Our second day of Paris was full of sightseeing – I knew our plan to see Notre Dame, Versailles, and Sainte Chapelle in one day was pretty ambitious, and that we’d need serious fuel to get us through the day ahead. Around the corner from our hotel was a delicious bakery and a Starbucks, so those were our first stops that morning – 2 pain au chocolates and a croissant from la boulangerie and a tall latte from the ‘bucks set us up for success. (And don’t think I can’t hear you gasping, Starbucks in a foreign country? How utterly American of you! I know. It kind of crushed my soul too, but after reading in a reputable source that Parisian coffee is awful – with some exceptions – I opted to swallow my pride in favor nearby, palatable caffeine.)
Fortified with sugar and caffeine, we took the metro to the Châtelet stop and walked across the bridge to the Île de la Cité, the island in the Seine river that is the heart of Paris. We stopped to view the statue of Charlemagne the Great, and then joined the mass of tourists waiting in line to enter the Cathedral.
Unbeknownst to us, we were trying to visit Notre Dame on the very morning that a statue of Pope John Paul II was revealed in the public garden. We had been in line for about 10 minutes and everything appeared to be normal. The line was moving pretty quickly, and we were using our time in line to read about the church’s history in our guidebook and study the facade.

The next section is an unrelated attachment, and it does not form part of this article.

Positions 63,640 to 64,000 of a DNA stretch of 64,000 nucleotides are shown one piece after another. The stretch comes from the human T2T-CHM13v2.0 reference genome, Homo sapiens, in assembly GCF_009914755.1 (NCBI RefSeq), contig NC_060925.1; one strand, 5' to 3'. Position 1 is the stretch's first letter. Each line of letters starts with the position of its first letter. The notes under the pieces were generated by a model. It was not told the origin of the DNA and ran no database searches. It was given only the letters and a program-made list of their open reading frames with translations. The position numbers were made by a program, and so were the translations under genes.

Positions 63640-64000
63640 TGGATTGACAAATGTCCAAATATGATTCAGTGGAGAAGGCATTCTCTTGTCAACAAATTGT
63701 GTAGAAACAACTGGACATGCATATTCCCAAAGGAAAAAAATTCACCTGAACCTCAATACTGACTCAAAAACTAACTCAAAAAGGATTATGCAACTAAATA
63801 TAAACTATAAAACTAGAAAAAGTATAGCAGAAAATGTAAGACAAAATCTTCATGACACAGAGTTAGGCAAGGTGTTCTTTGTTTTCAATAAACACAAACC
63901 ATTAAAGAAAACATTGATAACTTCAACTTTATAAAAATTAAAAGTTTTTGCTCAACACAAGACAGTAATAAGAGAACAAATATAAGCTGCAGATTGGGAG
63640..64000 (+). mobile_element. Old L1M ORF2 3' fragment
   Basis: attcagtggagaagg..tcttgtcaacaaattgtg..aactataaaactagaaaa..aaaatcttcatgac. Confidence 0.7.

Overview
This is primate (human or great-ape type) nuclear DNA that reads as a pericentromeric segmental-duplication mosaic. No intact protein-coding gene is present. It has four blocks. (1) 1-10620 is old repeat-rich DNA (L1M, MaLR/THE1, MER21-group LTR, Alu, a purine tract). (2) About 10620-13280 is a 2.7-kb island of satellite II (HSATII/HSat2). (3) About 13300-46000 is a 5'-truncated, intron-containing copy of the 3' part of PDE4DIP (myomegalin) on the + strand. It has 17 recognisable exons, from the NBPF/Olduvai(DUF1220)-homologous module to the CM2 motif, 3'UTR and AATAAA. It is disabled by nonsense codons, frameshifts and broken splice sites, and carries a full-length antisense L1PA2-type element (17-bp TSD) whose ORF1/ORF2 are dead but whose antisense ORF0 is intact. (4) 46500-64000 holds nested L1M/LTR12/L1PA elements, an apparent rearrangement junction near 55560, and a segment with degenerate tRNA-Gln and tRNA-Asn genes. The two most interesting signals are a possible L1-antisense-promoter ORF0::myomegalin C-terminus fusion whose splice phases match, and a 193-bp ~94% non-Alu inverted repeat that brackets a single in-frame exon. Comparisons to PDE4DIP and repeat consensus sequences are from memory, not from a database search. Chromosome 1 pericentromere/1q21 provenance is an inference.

The courtyard of Notre Dame is considered “point zero”, the place from which all distances in Paris are measured. When the Romans conquered the Parisii tribe in 52 BC, they built a temple to their god Jupiter on this land; after the fall of Rome, in the 7th century, the Germanic Franks conquered modern-day France and replaced the temple with a church dedicated to St. Etienne. By 1163, the church of St. Etienne had long been reduced to rubble and the first cornerstone of Notre Dame was laid. Building continued for the next 2 centuries and was finally complete in 1345.
After about 15 minutes, we noticed that the line had stopped moving, and that people were suddenly crowding around the left portal, which is used as the exit door. Suddenly, we saw a procession of all kinds of people in what I now recognize as traditional Polish costumes leave the church. All thoughts of queuing thrown aside, everyone surged forward to catch a glimpse of the action. As we got closer to the entrance, we saw a sign proclaiming that the Archbishop of Paris was on location to officiate a divine service before the big reveal of the Pope statue.